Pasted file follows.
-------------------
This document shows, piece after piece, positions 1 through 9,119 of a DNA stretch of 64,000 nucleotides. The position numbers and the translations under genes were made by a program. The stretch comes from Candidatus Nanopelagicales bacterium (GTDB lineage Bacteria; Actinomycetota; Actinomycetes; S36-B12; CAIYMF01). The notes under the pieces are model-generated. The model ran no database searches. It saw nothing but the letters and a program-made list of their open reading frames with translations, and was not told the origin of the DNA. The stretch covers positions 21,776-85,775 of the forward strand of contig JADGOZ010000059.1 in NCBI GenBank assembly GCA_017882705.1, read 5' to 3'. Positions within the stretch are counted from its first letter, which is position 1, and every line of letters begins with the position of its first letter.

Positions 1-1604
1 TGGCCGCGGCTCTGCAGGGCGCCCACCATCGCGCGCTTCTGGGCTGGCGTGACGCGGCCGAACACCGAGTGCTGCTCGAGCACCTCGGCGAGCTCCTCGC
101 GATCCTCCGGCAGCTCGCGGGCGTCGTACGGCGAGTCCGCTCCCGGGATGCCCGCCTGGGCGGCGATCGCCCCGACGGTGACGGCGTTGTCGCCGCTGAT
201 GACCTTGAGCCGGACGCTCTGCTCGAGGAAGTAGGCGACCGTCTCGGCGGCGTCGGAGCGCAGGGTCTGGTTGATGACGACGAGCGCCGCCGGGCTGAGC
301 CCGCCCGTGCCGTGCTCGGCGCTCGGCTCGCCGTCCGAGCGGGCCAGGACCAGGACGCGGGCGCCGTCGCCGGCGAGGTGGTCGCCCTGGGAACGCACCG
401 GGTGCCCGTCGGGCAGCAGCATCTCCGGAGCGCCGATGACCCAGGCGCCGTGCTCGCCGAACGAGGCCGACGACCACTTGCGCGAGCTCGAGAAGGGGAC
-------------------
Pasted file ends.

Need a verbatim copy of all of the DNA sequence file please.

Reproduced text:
This document shows, piece after piece, positions 1 through 9,119 of a DNA stretch of 64,000 nucleotides. The position numbers and the translations under genes were made by a program. The stretch comes from Candidatus Nanopelagicales bacterium (GTDB lineage Bacteria; Actinomycetota; Actinomycetes; S36-B12; CAIYMF01). The notes under the pieces are model-generated. The model ran no database searches. It saw nothing but the letters and a program-made list of their open reading frames with translations, and was not told the origin of the DNA. The stretch covers positions 21,776-85,775 of the forward strand of contig JADGOZ010000059.1 in NCBI GenBank assembly GCA_017882705.1, read 5' to 3'. Positions within the stretch are counted from its first letter, which is position 1, and every line of letters begins with the position of its first letter.

Positions 1-1604
1 TGGCCGCGGCTCTGCAGGGCGCCCACCATCGCGCGCTTCTGGGCTGGCGTGACGCGGCCGAACACCGAGTGCTGCTCGAGCACCTCGGCGAGCTCCTCGC
101 GATCCTCCGGCAGCTCGCGGGCGTCGTACGGCGAGTCCGCTCCCGGGATGCCCGCCTGGGCGGCGATCGCCCCGACGGTGACGGCGTTGTCGCCGCTGAT
201 GACCTTGAGCCGGACGCTCTGCTCGAGGAAGTAGGCGACCGTCTCGGCGGCGTCGGAGCGCAGGGTCTGGTTGATGACGACGAGCGCCGCCGGGCTGAGC
301 CCGCCCGTGCCGTGCTCGGCGCTCGGCTCGCCGTCCGAGCGGGCCAGGACCAGGACGCGGGCGCCGTCGCCGGCGAGGTGGTCGCCCTGGGAACGCACCG
401 GGTGCCCGTCGGGCAGCAGCATCTCCGGAGCGCCGATGACCCAGGCGCCGTGCTCGCCGAACGAGGCCGACGACCACTTGCGCGAGCTCGAGAAGGGGAC